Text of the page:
Floyd, whose death sparked massive anti-racism protests around the world, was remembered as a fun-loving friend, mentor and avid sports fan.
HOUSTON (CN) — A horse-drawn carriage led the golden casket of 46-year-old Houston native George Floyd to his final resting place Tuesday afternoon as thousands of mourners paid final respects to a man whose last words, “I can’t breathe, I can’t breathe,” have become a rallying cry for the Black Lives Matter movement and catalyst for police reforms nationwide.
An estimated 500 mourners joined Floyd’s family and friends, many of them wearing white, inside the Fountain of Praise church in Houston for the funeral service, dedicated as a “homegoing celebration.” They included political leaders, civil rights and pop culture icons, as well as family members of other slain African Americans including Eric Garner, Trayvon Martin, Michael Brown, Botham Jean and Ahmaud Arbery.
“I am so grateful today to be able to say a man by the name of Big Floyd walked amongst us and began to mentor and make a legacy that no one can deny,” Texas Congresswoman Sheila Jackson Lee told mourners, making reference to Floyd’s nickname.
At the Tuesday morning service, family members eulogized Floyd as a fun-loving friend, mentor and avid sports fan who was “spiritually grounded,” including his aunt, Kathleen McGee, a niece and his brothers, one of which called him his “own personal superman.”
“The world knows George Floyd. I know Perry Jr.” McGee said. “He was a pesky little rascal, but we loved him,” she said with a chuckle.
Houston Mayor Sylvester Turner, who proclaimed June 9 “George Perry Floyd Day” during his remarks, said he would sign an executive order ushering in police reforms in the city, including banning chokeholds and requiring officers to engage in de-escalation techniques, among other changes.
The more than three-hour service also featured moving musical tributes to Floyd, including a montage of images of Floyd alongside images of marchers protesting his death, and a rendition of the 1964 Sam Cooke song “A Change is Gonna Come” sung by Dray Tate, which showcased an artist painting a portrait of Floyd on a large canvas on stage.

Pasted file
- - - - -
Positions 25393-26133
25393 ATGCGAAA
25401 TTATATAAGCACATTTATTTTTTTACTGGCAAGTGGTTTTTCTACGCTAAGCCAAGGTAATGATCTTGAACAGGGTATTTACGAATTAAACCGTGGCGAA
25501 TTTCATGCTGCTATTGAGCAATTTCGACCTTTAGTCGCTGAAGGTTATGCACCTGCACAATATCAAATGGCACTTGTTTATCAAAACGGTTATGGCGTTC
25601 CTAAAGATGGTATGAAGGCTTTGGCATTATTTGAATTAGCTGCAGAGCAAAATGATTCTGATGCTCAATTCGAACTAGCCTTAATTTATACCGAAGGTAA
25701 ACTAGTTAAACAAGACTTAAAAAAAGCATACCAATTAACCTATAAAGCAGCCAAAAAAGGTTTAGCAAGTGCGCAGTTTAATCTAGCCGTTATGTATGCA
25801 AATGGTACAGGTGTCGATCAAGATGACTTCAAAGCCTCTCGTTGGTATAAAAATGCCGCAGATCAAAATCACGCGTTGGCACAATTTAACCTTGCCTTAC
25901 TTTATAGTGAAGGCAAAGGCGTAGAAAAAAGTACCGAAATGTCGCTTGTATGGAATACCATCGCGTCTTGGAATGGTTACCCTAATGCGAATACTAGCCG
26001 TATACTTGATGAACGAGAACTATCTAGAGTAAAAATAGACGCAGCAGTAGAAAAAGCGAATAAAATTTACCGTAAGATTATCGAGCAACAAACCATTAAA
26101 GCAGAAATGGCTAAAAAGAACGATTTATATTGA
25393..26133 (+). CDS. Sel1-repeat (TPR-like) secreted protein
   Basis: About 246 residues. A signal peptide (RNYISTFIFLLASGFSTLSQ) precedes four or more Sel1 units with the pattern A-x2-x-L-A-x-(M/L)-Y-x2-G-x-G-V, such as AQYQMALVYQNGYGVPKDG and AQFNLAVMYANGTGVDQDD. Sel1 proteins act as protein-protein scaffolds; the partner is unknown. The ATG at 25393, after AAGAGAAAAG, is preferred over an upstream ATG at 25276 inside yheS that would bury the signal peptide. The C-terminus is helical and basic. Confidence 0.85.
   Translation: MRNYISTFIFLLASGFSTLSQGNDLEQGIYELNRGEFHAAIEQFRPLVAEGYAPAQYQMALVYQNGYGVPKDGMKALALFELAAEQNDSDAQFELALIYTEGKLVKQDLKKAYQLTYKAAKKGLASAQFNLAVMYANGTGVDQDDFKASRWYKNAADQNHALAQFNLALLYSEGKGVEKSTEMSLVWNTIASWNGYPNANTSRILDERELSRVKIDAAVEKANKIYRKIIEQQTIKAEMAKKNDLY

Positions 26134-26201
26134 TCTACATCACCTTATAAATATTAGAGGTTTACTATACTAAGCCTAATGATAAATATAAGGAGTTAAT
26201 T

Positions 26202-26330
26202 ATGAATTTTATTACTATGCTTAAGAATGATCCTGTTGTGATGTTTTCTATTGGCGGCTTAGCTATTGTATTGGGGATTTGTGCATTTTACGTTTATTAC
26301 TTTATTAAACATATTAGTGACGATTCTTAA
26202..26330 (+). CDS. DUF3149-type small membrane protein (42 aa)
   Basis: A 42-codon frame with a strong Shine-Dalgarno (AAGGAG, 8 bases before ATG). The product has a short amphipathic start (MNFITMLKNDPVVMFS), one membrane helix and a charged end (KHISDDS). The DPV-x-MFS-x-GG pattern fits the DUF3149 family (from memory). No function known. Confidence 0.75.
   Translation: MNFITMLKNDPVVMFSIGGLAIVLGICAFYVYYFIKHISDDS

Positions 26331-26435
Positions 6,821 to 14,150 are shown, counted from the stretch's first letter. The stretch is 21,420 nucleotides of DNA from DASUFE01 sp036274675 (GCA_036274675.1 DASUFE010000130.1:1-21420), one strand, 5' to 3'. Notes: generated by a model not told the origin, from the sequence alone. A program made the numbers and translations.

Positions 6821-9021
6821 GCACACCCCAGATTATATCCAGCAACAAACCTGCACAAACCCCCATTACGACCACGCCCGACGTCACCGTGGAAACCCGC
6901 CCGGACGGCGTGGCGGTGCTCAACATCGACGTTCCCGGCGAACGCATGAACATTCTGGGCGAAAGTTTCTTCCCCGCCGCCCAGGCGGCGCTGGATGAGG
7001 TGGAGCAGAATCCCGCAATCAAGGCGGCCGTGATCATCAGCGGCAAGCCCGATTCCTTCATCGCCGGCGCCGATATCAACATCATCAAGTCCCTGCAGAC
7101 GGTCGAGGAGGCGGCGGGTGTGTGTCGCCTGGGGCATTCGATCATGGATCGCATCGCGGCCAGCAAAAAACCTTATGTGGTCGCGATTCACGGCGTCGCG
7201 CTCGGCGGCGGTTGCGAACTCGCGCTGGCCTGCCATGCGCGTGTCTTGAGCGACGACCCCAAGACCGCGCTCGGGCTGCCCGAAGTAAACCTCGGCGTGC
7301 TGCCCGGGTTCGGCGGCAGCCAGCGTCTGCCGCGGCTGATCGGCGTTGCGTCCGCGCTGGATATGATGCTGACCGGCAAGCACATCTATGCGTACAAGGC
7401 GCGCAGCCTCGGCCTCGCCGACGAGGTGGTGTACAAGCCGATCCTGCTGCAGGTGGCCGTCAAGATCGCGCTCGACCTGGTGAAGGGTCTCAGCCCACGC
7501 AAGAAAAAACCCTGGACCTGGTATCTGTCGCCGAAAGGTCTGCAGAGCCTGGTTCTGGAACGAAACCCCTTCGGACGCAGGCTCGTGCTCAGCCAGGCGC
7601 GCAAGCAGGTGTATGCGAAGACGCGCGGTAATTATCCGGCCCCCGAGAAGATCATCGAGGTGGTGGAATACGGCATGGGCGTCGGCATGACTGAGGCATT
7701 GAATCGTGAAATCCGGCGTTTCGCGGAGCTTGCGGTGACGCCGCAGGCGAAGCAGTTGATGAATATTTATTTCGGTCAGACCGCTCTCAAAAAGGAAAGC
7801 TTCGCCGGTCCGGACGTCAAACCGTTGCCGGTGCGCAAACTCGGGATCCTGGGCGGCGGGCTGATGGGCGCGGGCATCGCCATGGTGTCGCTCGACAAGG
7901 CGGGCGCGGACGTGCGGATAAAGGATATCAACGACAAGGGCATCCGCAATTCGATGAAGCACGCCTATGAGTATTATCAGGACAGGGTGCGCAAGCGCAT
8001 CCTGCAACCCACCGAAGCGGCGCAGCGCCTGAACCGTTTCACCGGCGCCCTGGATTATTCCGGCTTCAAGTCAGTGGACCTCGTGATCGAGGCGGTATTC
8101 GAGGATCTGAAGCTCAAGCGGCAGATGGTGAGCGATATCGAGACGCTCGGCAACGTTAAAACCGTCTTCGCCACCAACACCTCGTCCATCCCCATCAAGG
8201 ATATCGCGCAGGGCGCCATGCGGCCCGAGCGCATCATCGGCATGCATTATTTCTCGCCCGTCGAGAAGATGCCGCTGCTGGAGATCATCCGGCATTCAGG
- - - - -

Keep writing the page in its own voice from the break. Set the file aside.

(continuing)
Floyd’s May 25 death while in the custody of Minneapolis police has sparked massive protests against police brutality in over 140 American cities and across the world. Derek Chauvin, 44, who is seen in a now-viral video of the arrest with his knee on Floyd’s neck for nearly nine minutes, faces second-degree murder charges — which in Minnesota carries a maximum sentence of 40 years in prison.
Tou Thao, J. Alexander Kueng and Thomas K. Lane, officers who assisted Chauvin in Floyd’s detainment, face aiding and abetting murder charges.
Survived by a son, a 6-year-old daughter and a grandchild, Floyd, who was born in North Carolina, became the first of his five siblings to graduate from high school in 1993. He went on to attend South Florida Community College as a basketball recruit, but left the school in 1995 for a short stint at Texas A&M University-Kingsville, before returning back to Houston.
Floyd arrived in Minnesota in 2017 to seek drug addiction treatment at a center in Minneapolis and found work as a bouncer at a restaurant-nightclub, a job he reportedly lost after the restaurant closed due to the Covid-19 pandemic.
But it will be his final moments of life that transformed him from an ordinary man into a worldwide symbol of change. Posters depicting Floyd with the words “I can’t breathe” along his mouth were displayed on fences along the funeral procession route, where red and yellow ribbons, the colors of his high school alma mater, were wrapped around light poles and thousands of onlookers paused to pay respects.
“It’s unfortunate for someone to lose their life for a change to come but it’s definitely been on its way,” said Houston resident Mike McDonald, who waited along a Pearland street about 20 miles from the church for Floyd’s procession to pass.
The Reverend Al Sharpton, the final speaker to deliver a eulogy to Floyd, said the movement sparked by Floyd’s death won’t rest “until we get justice, until we have one standard of justice.”
“Your family is going to miss you, George, but your nation is going to always remember your name because your neck was one that represented all of us, and how you suffered represented our suffer,” Sharpton said.
After the funeral service, Floyd’s casket was carried by car to Pearland before being transferred into a white horse-drawn carriage for the final mile to the cemetery, where six pallbearers and a line of Pearland police officers led the procession and thousands of mourners lined the route, many also walking it.
Floyd was laid to rest beside his mother in a private burial ceremony.